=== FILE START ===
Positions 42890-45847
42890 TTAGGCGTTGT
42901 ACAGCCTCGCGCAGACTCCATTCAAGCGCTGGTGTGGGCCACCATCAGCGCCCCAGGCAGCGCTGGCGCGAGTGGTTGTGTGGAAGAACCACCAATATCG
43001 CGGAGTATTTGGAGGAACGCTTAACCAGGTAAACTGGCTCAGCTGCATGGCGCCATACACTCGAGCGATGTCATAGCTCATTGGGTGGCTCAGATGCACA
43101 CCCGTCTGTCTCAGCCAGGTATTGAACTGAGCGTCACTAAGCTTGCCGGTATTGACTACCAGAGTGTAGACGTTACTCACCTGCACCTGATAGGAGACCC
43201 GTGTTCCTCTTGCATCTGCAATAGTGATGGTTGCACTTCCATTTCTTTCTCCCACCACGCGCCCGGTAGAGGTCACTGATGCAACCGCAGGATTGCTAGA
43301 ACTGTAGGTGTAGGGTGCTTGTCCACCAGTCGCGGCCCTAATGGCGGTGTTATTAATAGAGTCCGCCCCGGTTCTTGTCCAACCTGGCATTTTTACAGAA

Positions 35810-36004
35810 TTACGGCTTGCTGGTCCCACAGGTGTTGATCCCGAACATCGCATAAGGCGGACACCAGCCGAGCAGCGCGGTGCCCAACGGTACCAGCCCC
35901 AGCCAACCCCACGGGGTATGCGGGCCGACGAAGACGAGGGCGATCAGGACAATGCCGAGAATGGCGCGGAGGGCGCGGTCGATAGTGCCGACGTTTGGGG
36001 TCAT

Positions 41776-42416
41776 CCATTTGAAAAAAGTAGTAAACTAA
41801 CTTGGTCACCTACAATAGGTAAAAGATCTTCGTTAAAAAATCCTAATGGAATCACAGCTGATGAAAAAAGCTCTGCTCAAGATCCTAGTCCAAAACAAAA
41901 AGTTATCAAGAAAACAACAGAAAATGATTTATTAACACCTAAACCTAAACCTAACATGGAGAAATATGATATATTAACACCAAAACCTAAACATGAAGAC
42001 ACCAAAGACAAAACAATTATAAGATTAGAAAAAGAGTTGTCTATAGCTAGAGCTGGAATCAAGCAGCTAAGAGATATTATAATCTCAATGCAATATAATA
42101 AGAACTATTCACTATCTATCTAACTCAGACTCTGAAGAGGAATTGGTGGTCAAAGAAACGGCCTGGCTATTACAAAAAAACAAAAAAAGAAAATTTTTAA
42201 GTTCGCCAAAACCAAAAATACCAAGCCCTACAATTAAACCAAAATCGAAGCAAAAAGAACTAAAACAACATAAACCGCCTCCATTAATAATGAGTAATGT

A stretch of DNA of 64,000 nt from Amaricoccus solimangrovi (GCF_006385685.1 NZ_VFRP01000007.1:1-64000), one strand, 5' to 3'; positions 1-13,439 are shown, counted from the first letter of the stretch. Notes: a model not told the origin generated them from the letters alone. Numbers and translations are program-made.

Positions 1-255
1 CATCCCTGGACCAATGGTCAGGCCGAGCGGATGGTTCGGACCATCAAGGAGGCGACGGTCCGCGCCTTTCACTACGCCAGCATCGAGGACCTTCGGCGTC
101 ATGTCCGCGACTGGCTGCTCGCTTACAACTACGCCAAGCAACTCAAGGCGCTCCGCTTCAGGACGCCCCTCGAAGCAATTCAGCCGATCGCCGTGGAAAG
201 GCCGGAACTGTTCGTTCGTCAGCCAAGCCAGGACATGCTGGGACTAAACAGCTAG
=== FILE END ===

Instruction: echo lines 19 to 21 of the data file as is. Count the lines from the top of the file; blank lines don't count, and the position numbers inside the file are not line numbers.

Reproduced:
A stretch of DNA of 64,000 nt from Amaricoccus solimangrovi (GCF_006385685.1 NZ_VFRP01000007.1:1-64000), one strand, 5' to 3'; positions 1-13,439 are shown, counted from the first letter of the stretch. Notes: a model not told the origin generated them from the letters alone. Numbers and translations are program-made.

Positions 1-255
1 CATCCCTGGACCAATGGTCAGGCCGAGCGGATGGTTCGGACCATCAAGGAGGCGACGGTCCGCGCCTTTCACTACGCCAGCATCGAGGACCTTCGGCGTC